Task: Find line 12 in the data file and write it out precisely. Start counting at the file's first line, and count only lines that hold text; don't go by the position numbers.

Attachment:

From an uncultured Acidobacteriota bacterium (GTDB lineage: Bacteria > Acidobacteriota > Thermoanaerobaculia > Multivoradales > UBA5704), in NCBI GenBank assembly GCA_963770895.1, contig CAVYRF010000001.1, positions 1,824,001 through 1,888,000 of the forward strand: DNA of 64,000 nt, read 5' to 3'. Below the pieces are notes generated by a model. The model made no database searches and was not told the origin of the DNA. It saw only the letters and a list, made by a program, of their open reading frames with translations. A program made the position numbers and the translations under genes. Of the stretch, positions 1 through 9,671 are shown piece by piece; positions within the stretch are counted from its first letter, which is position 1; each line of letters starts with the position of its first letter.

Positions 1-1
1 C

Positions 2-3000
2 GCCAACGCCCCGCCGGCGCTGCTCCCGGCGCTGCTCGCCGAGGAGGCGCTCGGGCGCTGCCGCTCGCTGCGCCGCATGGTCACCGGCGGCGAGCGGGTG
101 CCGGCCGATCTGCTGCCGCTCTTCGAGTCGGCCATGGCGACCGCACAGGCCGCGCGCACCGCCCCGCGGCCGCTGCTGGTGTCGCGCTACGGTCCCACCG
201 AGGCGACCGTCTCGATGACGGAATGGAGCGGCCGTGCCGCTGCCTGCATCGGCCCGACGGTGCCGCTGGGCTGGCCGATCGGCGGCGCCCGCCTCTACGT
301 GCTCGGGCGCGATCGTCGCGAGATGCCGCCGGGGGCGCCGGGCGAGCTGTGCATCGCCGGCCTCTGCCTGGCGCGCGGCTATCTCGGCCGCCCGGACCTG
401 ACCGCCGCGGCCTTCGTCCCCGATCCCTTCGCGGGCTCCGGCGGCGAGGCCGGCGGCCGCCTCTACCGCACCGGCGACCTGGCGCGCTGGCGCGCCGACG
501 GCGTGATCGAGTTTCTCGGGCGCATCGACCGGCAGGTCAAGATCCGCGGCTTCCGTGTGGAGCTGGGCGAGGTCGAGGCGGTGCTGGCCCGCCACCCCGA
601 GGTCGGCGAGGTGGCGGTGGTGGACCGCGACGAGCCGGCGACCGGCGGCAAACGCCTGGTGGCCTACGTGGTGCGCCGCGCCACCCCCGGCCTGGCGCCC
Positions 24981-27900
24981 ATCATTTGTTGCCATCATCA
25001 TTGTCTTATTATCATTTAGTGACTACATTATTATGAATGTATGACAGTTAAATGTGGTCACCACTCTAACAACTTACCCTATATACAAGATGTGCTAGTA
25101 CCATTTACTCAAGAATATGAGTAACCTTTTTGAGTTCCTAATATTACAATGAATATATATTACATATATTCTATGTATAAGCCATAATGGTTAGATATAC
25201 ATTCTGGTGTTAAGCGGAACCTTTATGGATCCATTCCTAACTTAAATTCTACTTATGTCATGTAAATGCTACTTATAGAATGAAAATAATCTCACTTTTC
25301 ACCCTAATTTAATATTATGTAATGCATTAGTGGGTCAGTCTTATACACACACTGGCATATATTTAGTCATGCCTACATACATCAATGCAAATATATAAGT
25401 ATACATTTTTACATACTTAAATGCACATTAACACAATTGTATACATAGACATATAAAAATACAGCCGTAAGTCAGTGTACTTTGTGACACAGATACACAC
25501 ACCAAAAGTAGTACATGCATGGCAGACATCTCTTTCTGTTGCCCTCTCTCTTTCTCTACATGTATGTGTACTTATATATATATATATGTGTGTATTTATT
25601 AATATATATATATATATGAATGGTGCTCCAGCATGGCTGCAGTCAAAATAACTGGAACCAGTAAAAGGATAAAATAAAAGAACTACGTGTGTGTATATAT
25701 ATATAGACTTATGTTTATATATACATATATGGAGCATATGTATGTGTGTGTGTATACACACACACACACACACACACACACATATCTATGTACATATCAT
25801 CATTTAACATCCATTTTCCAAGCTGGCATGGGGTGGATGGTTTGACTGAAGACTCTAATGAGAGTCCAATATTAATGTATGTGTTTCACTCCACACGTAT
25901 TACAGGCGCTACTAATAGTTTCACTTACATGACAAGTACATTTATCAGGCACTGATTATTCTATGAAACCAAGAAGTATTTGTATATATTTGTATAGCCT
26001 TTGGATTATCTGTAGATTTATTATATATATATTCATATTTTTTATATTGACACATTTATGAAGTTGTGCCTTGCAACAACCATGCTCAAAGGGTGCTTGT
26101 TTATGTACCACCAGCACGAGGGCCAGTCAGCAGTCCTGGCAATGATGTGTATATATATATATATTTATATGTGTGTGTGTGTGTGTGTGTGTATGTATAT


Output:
Positions 24981-27900